March 1st, 2019 is Self-Injury/Harm Awareness Day (SIAD). This day was created to raise awareness to growing topic if self-harm. The Mayo Clinic defines self-injury as “the act of deliberately harming your own body, such as cutting or burning yourself” and is “a harmful way to cope with emotional pain, intense anger and frustration” (website link). The most common methods of self-harm are: skin cutting, head banging/hitting, and/or burning. According to Mental Health America, “self-injury occurs in approximately as many as 4% of adults in the United States. Rates are higher among adolescents, who seem to be at an increased risk for self-injury, with approximately 15% of teens reporting some form of self-injury. Studies show an even higher risk for self-injury among college students, with rates ranging from 17%-35%” (website link). Additionally, according to the Mayo of one aspect of their lives or to provide a distraction from painful emotions.
With these astounding numbers, we as a society, need to raise awareness of self-injury. With awareness comes understanding and empathy for those who suffer from engaging in self-harm. If it becomes less of a stigma to discuss, then hopefully it will reduce the judgement and fear for those who suffer from self-harming. It is hoped that the more we discuss this topic, the more those who feel alone and suffer in silence will come forward to start the healing process.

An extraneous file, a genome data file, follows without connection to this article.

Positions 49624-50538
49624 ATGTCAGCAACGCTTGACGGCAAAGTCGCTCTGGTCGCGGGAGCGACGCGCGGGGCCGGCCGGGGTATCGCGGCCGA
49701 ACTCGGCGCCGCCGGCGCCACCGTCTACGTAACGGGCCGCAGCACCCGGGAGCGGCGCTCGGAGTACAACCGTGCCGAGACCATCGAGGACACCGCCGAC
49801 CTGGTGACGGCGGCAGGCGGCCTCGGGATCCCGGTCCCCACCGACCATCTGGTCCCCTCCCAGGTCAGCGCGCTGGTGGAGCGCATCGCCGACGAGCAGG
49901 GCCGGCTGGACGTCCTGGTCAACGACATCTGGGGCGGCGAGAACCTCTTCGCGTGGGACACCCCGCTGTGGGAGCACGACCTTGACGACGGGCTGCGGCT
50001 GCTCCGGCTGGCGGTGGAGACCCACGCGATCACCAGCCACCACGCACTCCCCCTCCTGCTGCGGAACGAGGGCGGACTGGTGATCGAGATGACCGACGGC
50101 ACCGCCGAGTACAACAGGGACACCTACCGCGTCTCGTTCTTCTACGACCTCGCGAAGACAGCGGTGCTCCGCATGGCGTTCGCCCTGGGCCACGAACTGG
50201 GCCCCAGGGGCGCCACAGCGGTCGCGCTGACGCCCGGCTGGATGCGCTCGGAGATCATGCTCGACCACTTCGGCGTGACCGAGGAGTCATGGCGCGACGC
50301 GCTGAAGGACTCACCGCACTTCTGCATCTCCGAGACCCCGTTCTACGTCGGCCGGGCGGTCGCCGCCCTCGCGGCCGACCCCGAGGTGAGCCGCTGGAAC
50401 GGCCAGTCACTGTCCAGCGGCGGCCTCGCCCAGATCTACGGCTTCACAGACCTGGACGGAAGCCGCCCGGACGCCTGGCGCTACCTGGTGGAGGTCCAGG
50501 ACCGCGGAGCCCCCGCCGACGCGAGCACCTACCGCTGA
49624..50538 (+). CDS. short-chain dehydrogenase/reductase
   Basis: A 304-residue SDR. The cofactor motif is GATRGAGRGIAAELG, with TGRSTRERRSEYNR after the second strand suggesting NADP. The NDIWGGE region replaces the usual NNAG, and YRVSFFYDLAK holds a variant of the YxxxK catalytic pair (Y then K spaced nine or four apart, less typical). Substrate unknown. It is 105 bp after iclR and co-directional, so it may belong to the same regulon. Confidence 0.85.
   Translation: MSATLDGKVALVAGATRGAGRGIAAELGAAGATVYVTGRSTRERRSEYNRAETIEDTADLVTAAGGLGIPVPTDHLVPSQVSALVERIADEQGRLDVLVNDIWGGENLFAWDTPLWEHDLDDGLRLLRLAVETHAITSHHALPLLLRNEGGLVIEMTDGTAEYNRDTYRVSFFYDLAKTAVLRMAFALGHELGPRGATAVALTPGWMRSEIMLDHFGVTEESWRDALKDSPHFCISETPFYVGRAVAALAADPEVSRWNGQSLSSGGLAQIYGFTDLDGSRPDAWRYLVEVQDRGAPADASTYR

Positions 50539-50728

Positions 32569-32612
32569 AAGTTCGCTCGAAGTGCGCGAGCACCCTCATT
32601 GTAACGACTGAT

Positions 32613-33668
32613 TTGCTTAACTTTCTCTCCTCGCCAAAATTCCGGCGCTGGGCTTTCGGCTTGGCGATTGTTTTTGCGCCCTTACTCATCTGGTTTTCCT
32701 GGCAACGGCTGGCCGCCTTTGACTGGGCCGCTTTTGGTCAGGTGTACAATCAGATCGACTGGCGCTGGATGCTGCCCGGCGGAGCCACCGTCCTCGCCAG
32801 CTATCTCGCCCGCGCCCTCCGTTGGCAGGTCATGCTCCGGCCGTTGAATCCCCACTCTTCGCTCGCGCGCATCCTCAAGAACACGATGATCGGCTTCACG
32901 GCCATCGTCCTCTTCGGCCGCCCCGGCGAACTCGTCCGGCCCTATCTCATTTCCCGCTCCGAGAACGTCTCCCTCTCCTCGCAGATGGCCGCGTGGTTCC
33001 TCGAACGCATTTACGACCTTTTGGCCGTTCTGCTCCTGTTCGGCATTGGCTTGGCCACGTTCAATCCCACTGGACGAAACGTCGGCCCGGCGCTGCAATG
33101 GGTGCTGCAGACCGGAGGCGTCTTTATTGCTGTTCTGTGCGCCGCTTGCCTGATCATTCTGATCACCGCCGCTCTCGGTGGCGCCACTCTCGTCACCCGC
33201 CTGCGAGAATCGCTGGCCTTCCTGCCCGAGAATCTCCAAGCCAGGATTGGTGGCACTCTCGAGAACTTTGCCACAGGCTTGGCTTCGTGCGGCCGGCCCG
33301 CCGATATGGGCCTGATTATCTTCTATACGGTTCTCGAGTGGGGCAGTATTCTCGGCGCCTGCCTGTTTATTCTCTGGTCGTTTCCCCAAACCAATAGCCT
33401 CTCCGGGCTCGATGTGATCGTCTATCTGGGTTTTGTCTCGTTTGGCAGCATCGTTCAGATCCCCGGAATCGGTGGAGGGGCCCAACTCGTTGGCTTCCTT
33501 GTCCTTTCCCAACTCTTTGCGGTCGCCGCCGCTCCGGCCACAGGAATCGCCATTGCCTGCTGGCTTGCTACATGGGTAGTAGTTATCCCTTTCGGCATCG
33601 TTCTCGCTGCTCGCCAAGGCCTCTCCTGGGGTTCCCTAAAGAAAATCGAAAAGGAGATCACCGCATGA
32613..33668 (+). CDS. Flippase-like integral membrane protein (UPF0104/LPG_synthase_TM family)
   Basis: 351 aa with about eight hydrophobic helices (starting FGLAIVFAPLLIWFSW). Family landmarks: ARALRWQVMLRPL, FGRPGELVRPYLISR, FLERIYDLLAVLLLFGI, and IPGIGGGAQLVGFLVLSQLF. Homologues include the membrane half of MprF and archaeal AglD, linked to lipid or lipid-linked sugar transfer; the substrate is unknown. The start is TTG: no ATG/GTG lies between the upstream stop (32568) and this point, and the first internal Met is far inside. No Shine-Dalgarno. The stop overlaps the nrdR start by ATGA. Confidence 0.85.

Here at the Center for Behavioral Health, the clinicians and staff want to work with those who self-harm to support them in learning better coping skills to use when life gets too overwhelming. Also, just by being able to talk to someone and feel heard and validated can really helpful in allowing someone to release often bottled emotions. If you or someone you know is struggling with self-harm please reach out to the Center for Behavioral Health at 502-792-7011 or send us an email at [email protected].
“You, yourself, as much as anybody in the entire universe deserve your love and affection.”
– The Buddha